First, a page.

Drivers warned EV charging will be 98% more difficult in 2031 than it is today

By Paul Homewood



Within the next 10 years, the ratio of electric vehicles will get worse rather than better, according to a new report released by GoCompare. The study also revealed the best and the worst places to own an EV in the next 10 years.

Experts believe that the number of electric cars will almost double in the near future, but the charging network will not be able to follow suit.

The news comes despite the 2030 ban on new petrol and diesel car sales looming ever closer.

Last year, there were 266 electric vehicles (EVs) to each public charger in the UK, but the insurance comparison site says this will rise to 527 cars per charger by 2031.

This means that charger availability will be almost half of what it was in 2021.

The main reason for this is the fact that the rate of new charger installations won’t be fast enough to keep up with the uptake of EVs over the next decade.

Despite more charger installations, the number of EVs purchased will outweigh the rate new charging units are fit.

The search for a charger could be particularly difficult in some parts of south England.

Luton, for example, will have only one charger available for every 10,956 cars – the worst projected ratio of EVs per rapid charger in the UK.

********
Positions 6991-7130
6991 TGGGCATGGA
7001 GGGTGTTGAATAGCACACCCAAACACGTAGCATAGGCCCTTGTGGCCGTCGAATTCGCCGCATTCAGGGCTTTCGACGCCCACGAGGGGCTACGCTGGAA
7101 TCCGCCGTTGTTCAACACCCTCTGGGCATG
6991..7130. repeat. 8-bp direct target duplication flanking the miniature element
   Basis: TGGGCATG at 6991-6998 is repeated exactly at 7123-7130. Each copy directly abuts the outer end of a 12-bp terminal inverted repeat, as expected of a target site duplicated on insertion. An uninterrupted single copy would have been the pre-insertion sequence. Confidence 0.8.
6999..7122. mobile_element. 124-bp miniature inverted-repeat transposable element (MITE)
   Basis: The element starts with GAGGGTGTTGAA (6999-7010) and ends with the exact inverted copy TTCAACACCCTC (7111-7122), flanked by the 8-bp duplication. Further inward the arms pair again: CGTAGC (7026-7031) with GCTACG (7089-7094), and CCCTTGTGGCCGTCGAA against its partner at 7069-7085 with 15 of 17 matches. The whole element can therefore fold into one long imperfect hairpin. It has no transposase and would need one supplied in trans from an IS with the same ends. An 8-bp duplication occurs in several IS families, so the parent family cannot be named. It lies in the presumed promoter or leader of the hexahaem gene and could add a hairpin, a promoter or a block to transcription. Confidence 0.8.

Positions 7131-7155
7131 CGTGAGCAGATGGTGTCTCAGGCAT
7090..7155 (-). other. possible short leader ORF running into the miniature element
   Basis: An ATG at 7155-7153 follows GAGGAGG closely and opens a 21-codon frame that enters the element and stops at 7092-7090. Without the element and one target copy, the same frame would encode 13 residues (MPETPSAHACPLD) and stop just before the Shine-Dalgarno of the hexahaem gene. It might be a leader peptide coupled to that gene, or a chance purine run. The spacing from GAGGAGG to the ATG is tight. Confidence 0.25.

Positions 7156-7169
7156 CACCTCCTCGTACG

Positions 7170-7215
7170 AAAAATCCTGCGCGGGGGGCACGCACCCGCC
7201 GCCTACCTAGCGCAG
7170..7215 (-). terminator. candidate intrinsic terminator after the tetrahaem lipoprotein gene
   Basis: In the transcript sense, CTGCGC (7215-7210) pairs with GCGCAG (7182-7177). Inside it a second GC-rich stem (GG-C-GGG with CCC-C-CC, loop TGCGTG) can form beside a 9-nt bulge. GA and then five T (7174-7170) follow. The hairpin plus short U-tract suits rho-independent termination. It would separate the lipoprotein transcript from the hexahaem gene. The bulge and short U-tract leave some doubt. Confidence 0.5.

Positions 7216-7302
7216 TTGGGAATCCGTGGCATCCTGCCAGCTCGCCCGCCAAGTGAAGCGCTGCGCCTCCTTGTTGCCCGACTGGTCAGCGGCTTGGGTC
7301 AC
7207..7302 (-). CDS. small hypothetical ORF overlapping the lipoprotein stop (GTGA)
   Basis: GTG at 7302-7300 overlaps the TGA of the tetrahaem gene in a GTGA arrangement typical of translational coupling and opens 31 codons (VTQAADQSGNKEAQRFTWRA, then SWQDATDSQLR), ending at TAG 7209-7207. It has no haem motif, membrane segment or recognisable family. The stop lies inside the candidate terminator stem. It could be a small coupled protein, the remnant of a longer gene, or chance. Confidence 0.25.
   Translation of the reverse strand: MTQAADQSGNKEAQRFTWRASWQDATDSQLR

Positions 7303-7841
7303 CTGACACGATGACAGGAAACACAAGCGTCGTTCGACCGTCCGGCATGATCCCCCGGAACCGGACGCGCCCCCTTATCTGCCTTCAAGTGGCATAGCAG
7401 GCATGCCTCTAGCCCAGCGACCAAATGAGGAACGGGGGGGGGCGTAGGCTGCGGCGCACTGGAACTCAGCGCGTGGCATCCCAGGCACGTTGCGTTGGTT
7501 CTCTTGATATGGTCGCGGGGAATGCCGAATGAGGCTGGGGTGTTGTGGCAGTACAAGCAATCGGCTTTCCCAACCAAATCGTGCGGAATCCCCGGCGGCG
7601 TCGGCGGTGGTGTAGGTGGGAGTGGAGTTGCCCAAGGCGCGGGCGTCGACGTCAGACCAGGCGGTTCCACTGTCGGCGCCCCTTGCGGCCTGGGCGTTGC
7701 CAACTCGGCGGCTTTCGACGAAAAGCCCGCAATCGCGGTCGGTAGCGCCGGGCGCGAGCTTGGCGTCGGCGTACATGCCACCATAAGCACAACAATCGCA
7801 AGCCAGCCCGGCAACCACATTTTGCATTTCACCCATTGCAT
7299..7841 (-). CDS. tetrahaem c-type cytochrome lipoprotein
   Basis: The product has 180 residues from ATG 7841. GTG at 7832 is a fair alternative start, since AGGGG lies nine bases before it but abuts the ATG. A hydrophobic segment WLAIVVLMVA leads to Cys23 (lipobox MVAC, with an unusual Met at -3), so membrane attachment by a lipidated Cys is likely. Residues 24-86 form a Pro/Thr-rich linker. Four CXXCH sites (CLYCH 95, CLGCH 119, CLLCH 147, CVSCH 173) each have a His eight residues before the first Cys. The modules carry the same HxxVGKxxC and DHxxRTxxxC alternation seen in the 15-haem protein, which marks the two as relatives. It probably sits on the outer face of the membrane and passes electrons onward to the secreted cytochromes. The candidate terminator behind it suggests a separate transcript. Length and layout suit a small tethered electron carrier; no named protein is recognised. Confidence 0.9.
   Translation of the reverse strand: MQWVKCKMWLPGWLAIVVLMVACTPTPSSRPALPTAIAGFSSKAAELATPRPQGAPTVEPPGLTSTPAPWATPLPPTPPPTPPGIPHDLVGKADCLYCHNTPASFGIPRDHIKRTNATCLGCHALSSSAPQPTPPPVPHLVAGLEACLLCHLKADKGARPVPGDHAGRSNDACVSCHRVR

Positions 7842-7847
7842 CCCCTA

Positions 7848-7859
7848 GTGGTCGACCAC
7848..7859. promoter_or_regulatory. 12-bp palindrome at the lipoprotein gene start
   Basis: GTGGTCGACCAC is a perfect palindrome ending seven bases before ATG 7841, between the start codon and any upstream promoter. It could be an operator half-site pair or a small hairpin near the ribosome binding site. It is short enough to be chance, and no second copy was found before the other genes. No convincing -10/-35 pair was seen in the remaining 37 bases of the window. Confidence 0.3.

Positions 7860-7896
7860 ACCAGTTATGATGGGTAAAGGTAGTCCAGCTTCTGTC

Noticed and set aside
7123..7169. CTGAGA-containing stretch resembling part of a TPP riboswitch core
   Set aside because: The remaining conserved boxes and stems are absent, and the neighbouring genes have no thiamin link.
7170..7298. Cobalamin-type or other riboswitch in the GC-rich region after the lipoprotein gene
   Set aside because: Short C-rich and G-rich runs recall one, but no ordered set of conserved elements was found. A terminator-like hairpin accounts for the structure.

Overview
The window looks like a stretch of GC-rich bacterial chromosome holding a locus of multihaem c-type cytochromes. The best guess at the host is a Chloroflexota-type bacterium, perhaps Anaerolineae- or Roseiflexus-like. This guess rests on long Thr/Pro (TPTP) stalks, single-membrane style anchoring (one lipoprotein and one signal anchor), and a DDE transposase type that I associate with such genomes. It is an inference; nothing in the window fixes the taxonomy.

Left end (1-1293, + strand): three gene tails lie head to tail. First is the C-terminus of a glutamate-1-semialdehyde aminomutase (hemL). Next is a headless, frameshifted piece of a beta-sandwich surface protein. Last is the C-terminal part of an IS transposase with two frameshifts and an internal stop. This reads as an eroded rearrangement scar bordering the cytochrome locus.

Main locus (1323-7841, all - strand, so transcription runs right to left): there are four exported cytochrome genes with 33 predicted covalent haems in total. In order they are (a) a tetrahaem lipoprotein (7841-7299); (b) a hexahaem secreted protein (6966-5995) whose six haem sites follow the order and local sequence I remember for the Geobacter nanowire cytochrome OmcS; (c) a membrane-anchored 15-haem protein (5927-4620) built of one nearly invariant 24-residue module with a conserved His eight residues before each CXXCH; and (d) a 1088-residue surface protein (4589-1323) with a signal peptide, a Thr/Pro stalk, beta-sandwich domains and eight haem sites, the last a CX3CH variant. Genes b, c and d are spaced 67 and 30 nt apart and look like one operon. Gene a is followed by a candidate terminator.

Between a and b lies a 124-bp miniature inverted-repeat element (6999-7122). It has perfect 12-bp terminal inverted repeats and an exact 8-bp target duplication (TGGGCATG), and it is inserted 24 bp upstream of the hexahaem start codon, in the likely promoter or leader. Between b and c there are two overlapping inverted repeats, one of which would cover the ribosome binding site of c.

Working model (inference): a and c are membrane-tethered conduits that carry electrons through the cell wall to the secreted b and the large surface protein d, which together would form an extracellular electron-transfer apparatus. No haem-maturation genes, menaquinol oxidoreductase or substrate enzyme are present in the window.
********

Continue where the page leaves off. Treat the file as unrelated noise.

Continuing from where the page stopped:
The problem is that companies are going to be reluctant to build excess charger capacity into the network in advance of fleet growth, and consequently lose money in the first few years.

A look at the M1 Services in our neck of the woods highlights the potential shortage of charging stations.

Wooley Edge Services are our nearest, just outside Wakefield. The Northbound side boasts the princely total of four chargers, two at 60KW and the other two at the pretty much useless 22 KW rating. Worse still they are a mishmash of different connectors:


Southbound is worse, with just two chargers.

The nearest services are 20 miles away or so.

Gridserve, who are one the leading operators of EV charging, are rolling out 20 new EV hubs this year, including Woolley Edge where there will be , I believe, six 350 KWh charge points on each side of the M1.

But even this is a paltry contribution, as each charge point would probably be able to process maybe 50 cars a day at best. Wooley Edge must see thousands of cars stopping off every day, the BP station there has the capacity to serve hundreds of cars every hour.

The vast majority of car drivers avoid motorway service petrol like the plague, because the prices are so high. But EV owners will have little choice, as they do not have the range needed to make the long trips without stopping to fill up.

The inevitable queues at motorway stops when we all have electric cars will be frightening.


September 12, 2022 at 03:35PM

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